Dust of Eden

"We lived under a sky so blue in Idaho right near the towns of Hunt and Eden but we were not welcomed there." In early 1942, thirteen-year-old Mina Masako Tagawa and her Japanese-American family are sent from their home in Seattle to an internment camp in Idaho. What do you do when your home country treats you like an enemy? This memorable and powerful novel in verse, written by award-winning author Mariko Nagai, explores the nature of fear, the value of acceptance, and the beauty of life. As thought-provoking as it is uplifting, Dust of Eden is told with an honesty that is both heart-wrenching and inspirational.
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Albert Whitman & Company
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Dust of Eden Raises Issues of Identity

Field of Interest/Specialty: ART HISTORY
Posted On: 01/14/2019

As a counterpoint to the battles and bombings of World War II, this short book journals the experience of a Japanese American family which was send to internment camps, It sheds light on the bind in which U.S. citizens with Japanese heritage found themselves after the 1942 attack on Pearl Harbor. The book relates the range of reactions--from confusion to humiliation to depression to enlistment in the U.S. armed forces-- evoked in Japanese Americans rounded up for internment camps.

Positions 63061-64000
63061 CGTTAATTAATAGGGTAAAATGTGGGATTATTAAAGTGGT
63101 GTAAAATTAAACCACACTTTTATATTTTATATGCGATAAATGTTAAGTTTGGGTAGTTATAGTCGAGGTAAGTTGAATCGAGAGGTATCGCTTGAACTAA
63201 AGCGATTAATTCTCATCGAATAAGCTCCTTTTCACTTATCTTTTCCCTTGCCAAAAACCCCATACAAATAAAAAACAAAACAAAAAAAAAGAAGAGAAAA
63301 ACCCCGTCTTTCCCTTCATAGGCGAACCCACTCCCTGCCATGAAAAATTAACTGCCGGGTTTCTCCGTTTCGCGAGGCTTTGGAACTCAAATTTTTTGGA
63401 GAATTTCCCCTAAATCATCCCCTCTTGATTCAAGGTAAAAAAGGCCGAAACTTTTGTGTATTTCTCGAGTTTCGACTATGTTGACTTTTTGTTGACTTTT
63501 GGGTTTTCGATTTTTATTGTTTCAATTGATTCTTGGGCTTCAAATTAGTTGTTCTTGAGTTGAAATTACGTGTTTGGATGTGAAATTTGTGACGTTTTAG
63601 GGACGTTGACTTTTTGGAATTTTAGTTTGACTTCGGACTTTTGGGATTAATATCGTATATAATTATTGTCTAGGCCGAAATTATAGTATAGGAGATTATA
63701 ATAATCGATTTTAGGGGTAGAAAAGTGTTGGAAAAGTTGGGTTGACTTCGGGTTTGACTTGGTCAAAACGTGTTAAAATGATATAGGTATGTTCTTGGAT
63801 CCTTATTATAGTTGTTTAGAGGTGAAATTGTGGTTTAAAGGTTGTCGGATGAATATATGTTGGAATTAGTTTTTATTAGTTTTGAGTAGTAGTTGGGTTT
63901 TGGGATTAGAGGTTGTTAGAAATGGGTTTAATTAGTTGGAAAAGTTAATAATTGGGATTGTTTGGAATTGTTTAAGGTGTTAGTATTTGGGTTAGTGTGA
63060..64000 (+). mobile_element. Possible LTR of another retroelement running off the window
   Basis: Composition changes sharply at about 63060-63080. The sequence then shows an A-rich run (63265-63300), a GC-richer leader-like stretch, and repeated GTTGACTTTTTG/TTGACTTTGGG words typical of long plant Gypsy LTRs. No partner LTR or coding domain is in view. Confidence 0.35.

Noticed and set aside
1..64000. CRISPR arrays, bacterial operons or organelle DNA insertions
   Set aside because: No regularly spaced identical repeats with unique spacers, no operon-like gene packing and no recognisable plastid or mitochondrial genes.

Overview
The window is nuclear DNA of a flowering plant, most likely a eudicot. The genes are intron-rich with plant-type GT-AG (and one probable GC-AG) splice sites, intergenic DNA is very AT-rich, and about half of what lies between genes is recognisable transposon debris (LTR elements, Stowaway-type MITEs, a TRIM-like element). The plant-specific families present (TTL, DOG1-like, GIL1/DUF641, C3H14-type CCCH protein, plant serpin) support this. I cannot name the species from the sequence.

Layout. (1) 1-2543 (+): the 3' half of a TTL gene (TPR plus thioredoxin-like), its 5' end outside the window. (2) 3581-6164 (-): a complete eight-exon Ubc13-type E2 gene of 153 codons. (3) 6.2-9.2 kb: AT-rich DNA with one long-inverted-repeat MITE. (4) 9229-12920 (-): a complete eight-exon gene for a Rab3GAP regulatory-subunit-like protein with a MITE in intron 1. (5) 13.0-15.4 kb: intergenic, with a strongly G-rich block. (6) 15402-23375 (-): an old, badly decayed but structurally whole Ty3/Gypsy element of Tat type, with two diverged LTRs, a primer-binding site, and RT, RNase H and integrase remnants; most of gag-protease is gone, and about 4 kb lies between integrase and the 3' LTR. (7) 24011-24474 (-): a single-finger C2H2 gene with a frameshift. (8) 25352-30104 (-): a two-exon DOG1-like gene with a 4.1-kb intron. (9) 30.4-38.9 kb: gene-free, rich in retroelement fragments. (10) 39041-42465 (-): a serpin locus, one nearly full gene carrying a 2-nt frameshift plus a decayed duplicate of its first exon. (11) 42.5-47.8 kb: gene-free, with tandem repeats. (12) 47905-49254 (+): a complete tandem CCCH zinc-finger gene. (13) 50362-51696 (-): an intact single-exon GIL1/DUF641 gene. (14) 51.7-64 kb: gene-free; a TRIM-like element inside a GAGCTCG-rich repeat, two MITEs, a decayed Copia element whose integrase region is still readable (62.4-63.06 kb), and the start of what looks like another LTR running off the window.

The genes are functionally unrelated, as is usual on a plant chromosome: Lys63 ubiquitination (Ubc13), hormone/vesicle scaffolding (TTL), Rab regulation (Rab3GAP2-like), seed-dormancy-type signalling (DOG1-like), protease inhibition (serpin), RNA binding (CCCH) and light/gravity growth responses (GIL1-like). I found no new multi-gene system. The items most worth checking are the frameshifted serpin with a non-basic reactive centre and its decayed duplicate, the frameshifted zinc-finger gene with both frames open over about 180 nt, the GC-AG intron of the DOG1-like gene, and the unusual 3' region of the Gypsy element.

While the reading level is Middle School, the complexity of the subject matter fit well with U.S. History, taught in 11th grade. Most of the students had not heard of the internment of Japanese Americans. Dust of Eden broadened the students' perspectives of the impact of World War II, contributed to meaningful discussions of stereotyping people, and raised questions about personal identity.